Climate change catastrophes ‘demand action’

Name-calling and denial from our political leaders fails those suffering from the predictable effects of catastrophic global warming, a conference on the religious response to the climate emergency has heard.

Professor Lesley Hughes, of the Climate Council, told the inaugural Australian Religious Response to Climate Change conference that even conservative scientific predictions foresaw the likelihood of the unprecedented fires and droughts that Australia was experiencing.

The conference, which was held in Canberra on 8-10 November, heard that even in the face of this evidence, Australian emissions had been rising since the carbon pricing legislation was scrapped by the Abbott Government.

ARRCC President Thea Ormond said federal leaders had also ignored the Intergovernmental Panel on Climate Change’s warnings that new gas and coal mining was incompatible with a safe climate.

“Political leaders who say that concerned citizens are lunatic, city-based greenies fail to acknowledge the worrying basic facts that global average temperatures are rising and seas are acidifying,” Thea said.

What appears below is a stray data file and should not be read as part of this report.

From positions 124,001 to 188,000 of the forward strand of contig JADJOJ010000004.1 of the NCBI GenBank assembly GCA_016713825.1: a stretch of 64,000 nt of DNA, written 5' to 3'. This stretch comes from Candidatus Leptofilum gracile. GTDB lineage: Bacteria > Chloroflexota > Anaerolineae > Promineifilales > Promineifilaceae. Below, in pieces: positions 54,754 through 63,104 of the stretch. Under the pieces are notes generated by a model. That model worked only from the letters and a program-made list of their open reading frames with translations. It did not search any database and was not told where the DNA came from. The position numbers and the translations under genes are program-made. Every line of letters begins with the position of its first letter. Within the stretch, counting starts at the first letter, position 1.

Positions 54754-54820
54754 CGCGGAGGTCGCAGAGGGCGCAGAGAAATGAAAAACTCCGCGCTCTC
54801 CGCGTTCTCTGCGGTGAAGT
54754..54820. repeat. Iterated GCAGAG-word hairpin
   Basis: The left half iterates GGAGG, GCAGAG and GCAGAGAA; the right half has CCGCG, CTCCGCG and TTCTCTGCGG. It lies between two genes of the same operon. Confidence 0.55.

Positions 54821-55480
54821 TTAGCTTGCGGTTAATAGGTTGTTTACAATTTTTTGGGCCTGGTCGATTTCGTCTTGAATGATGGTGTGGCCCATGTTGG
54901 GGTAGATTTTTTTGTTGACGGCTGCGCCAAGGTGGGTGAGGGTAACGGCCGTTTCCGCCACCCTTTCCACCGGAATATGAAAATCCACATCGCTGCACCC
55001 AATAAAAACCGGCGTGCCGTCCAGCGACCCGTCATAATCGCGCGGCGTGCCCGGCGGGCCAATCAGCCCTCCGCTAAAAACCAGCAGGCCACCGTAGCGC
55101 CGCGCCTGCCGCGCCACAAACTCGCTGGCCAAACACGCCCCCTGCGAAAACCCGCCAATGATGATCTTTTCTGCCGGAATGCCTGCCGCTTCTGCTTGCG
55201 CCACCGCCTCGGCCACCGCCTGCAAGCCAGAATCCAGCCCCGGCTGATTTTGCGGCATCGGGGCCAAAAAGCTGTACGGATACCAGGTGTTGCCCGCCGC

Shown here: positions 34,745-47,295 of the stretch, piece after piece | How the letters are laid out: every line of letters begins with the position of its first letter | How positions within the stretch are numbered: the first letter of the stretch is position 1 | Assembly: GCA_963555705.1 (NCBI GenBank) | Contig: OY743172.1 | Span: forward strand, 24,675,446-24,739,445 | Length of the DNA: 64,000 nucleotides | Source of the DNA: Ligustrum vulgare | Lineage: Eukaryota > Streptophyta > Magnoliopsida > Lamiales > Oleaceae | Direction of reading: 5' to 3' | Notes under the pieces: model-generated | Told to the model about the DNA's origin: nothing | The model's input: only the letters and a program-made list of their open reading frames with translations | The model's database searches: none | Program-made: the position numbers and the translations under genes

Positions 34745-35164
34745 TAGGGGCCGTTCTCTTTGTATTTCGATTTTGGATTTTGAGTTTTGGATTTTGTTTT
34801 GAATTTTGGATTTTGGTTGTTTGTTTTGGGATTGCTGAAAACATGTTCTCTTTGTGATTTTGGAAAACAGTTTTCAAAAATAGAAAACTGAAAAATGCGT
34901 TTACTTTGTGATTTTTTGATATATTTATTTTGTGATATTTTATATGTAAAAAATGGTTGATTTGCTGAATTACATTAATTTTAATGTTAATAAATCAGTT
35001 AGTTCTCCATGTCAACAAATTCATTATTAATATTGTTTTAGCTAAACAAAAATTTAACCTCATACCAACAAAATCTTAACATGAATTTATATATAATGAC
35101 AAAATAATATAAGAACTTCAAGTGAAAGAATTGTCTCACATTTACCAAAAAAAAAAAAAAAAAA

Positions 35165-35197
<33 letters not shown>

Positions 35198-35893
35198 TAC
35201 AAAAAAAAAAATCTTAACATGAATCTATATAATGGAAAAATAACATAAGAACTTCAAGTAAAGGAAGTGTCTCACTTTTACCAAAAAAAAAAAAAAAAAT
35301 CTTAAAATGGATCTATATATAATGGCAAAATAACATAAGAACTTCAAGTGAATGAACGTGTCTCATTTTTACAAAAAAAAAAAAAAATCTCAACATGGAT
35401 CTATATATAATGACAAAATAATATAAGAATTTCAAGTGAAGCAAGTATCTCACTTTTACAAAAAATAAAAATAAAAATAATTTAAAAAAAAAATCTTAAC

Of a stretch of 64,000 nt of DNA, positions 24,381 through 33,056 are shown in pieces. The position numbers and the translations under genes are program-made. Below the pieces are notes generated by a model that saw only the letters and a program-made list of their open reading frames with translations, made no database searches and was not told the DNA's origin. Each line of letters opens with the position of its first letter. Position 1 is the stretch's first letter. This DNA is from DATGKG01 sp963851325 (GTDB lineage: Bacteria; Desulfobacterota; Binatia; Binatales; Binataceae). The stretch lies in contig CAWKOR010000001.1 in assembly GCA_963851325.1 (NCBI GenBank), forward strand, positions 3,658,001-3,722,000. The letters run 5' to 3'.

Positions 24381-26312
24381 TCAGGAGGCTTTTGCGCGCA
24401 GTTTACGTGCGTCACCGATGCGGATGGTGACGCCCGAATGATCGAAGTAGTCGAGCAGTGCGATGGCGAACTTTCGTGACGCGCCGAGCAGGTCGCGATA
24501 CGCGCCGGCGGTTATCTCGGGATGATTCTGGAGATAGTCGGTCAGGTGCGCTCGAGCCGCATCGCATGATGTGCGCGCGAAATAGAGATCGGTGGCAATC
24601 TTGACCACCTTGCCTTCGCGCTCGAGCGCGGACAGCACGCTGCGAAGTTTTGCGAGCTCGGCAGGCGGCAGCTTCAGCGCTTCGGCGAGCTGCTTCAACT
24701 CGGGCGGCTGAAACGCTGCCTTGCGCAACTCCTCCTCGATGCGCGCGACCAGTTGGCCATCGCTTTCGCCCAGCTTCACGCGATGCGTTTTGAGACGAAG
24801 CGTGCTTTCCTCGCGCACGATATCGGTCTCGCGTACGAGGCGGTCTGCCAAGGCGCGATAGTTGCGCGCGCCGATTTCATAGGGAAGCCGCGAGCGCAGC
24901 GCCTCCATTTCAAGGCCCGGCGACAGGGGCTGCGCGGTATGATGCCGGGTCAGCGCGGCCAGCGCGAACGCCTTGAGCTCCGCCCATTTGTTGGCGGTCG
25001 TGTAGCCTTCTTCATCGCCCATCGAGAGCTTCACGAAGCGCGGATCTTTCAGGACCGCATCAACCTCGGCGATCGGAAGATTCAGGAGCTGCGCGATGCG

“People in the bush are being failed by denialist-led governments who refuse to support new pathways to economic prosperity, and instead rely on old formulae.

“They are paying the highest price for the mismanagement of water resources today. People in the bush are also being robbed of a viable future by government support for coal and gas exports and unsustainable models of agriculture.”

Thea said a positive attitude was needed to act.

“Hope is necessary if we are to take action. Giving up is not an option,” she said.

Wembley Uniting Church Minister Rev Elizabeth Raine agreed, saying: “Mobilising people in our churches, forming networks, and protesting to push our government to take meaningful action on climate change is imperative.”

Synod Social Justice Worker Timothy Molineux was among a number of other UCA people who attended the conference, along with representatives of various Christian denominations, Muslims, Jews, Buddhists and other faith traditions.

You can read Queanbeyan Uniting Church minister Rev Dr John Squires’ reflections on the conference here.


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